Make Your Boring Content Awesome

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Neil Patel
Make Your Boring Content Awesome

Boring content is wrong. It turns off readers, alienates potential customers, bores your fans, and flat lines your content marketing efforts.

Is there any time that you should try to write boring content?

As it turns out, yes, there is. “Boring” content is dry, factual, ponderous, tedious, detailed, slow-moving, and devoid of adventure. It doesn’t excite the imagination at all. It’s so uninteresting that it hurts.

Am I suggesting you write boring content?

Here’s the thing. Boring is in the eye of the beholder. What you might discover as you create technical how-tos, comprehensive guides, and detailed support is that “boring” content isn’t actually all that boring.

Three Kinds of Boring Content

There are three main kinds of boring content.

  • Technical how-tos: This kind of content usually starts with the phrase “how to”. You’ve read this stuff before, searched for it before, and maybe even benefitted from it before. The Internet is full of how-to guides. You can learn how to do just about anything, from the innocent to the nefarious.
  • Comprehensive guides: Comprehensive guides are the big ones—long, drawn-out discussions that provide everything you should know about a particular subject. I have a small library of comprehensive guides that are among my most visited, shared, and accessed resources. I’ve called them “advanced guide”, “step-by-step guide”, and “definitive guide.”
  • Detailed support. 

None of these is cruising toward a spot on the Most Mind-blowing Articles of All Time list, and they probably won’t get syndicated by HuffPo. But that’s okay. That’s not really the point.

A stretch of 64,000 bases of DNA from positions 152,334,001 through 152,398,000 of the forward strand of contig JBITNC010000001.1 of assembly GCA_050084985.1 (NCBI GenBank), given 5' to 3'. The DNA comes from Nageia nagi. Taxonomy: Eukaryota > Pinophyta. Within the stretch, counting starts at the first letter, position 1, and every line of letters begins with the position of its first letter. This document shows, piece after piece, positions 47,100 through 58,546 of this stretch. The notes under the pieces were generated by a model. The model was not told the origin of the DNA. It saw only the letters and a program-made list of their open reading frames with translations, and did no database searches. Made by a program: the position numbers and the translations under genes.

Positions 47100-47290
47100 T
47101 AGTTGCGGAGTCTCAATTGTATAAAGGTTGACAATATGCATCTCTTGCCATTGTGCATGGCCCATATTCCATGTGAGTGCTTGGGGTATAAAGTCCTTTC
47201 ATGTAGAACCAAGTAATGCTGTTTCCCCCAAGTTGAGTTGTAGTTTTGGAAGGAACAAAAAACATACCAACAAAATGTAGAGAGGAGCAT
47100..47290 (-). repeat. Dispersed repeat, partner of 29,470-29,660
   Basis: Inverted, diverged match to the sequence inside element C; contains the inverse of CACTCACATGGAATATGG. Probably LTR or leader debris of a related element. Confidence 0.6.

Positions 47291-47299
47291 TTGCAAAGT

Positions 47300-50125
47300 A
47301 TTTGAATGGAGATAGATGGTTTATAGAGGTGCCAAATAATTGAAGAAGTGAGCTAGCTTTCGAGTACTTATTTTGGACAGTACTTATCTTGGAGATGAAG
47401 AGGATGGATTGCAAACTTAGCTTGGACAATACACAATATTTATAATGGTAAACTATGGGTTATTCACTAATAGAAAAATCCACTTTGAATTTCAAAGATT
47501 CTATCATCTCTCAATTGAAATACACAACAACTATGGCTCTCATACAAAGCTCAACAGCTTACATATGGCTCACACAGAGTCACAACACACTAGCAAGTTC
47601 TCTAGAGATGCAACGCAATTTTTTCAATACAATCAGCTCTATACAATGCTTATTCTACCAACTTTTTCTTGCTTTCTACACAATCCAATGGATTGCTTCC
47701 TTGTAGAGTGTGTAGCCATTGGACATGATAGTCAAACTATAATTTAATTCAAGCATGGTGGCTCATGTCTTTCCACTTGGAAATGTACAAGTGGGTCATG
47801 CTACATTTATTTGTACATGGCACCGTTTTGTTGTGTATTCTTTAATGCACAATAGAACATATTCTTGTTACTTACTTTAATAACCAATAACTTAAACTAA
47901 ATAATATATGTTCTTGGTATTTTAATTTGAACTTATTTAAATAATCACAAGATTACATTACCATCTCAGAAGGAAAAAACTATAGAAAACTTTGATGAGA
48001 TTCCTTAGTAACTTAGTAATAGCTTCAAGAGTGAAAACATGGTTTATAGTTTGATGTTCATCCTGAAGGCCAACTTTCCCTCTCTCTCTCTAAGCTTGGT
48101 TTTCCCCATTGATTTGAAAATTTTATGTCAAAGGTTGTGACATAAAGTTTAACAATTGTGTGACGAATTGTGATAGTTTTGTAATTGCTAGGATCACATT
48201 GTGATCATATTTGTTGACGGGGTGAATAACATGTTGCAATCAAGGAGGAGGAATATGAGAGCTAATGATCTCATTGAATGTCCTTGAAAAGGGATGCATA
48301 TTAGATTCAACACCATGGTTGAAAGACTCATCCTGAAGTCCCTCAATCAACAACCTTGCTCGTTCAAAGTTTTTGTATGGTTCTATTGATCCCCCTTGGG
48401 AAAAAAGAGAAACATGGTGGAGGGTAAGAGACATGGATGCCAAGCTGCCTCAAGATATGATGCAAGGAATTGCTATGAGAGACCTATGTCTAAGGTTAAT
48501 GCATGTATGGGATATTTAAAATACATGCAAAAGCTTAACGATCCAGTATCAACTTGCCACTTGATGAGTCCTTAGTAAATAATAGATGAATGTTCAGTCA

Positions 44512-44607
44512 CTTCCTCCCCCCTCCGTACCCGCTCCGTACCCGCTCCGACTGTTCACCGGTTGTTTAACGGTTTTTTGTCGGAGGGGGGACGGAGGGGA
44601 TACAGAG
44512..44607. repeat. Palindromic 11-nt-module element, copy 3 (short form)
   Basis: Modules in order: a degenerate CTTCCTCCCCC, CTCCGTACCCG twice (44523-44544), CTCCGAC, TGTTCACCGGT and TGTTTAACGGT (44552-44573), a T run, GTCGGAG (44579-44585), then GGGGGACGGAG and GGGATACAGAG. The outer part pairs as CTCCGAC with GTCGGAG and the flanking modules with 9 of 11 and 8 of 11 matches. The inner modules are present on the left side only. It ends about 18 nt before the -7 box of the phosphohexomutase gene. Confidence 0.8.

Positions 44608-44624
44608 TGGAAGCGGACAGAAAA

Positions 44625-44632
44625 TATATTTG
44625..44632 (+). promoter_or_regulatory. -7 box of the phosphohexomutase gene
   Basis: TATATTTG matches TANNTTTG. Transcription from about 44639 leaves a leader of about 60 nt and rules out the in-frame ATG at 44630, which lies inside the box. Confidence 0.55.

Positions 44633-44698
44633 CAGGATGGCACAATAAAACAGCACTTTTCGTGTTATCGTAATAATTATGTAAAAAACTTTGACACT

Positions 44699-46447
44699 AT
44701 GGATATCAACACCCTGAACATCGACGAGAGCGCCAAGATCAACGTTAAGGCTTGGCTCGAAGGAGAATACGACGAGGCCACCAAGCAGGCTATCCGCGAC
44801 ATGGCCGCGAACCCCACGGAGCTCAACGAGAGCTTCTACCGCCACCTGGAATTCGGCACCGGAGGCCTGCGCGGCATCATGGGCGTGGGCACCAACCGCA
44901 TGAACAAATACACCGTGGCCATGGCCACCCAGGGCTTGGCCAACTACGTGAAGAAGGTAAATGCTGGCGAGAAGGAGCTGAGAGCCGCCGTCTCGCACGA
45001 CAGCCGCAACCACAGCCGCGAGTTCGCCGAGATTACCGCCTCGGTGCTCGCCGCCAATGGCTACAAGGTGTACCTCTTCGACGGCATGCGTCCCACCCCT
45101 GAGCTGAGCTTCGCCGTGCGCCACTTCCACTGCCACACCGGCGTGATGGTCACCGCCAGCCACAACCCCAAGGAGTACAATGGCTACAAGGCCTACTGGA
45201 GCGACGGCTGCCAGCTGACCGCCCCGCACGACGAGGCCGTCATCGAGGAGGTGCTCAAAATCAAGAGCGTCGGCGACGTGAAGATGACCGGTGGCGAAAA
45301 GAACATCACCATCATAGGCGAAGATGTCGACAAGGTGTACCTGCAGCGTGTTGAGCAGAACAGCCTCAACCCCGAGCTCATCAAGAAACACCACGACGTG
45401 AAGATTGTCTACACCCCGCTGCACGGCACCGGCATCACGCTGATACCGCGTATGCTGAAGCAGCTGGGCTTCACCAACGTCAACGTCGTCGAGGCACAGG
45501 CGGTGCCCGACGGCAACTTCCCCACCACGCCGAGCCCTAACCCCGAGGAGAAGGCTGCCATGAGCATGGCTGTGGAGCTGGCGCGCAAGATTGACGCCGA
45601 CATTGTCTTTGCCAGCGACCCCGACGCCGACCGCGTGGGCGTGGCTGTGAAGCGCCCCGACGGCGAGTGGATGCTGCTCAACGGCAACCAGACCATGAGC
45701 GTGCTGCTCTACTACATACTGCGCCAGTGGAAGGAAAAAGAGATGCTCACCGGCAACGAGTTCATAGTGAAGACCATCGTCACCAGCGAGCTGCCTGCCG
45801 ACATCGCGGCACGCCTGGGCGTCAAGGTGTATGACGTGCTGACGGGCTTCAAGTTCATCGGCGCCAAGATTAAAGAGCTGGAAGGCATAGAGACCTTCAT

The point is, you’re explaining, uncovering, or helping your readers achieve a particular goal or overcome a particular challenge.

Here are the qualities of this kind of content.

  • It is targeted for a specific audience: Not everyone is going to be interested in your comprehensive guide or technical how-to. In fact, the more focused the audience, the more useful your guide will probably be.
  • It is technical to the point of tedium: Forget plot and character development. This content is super technical.
  • It is focused on a particular subject: Focus is the name of the game. Stray from your topic, and you instantly lose credibility and trustworthiness. You’ve got to keep these things laser-like in their attention to the subject matter.

The 13 Qualities of Boring Content

So, how do you create this boring content? Here are the features and qualities you should include.

Explain the Goal

What’s the end game? This is an important quality for your content. The reader should have a clear sense of what you’re trying to achieve. Every technical how-to is designed to solve a problem or achieve a desired outcome. Make sure that you describe this goal clearly at the outset of the article.

Make the Title Specific

Creating a title for your how-to article sounds easy enough—“How to Do SEO,” right? Not exactly. The more specific the title, the better. Why? Most readers aren’t eager to take on a massive project with nebulous outcomes. They want to tackle a specific task with a concrete outcome. For example, instead of explaining the technicalities of “How to do SEO”, you might want to try “How to Get Google to Instantly Index Your New Website”. Notice that there is a promise embedded in this article. The reader can expect to follow a set of technical instructions that will allow Google to index the website instantly. Pretty impressive, right?

Set Expectations

How big is this project? How long will it take? What supplies will they need? If you’re discussing something simple and discrete such as “How to Water Your Succulent”, you probably won’t need a detailed list of supplies or an estimated duration. If, however, the project is a bit more involved, go ahead and provide a complete set of expectations—what to purchase, where to buy it, how much it will cost, etc. The more expectation-oriented, preliminary info you give the reader, the more they’ll be engaged with the rest of the content.

Use Numbers

Listing the steps in a numbered sequence makes the content organized and easy to follow. If the reader has to take a break and then come back to the project, a numbered list makes it easy for them to remember what number they were on. Numbers also provide a sense of progress and forward motion.

Provide a Summary of the Instructions at the Beginning and End

Before you dive into the nitty-gritty of the technical how-to, you should give a quick fly-over view of the process. No, the reader won’t be able to finish the project simply by reading this one-paragraph summary. However, the reader is at least aware of the broad contours of the project she’s about to start on.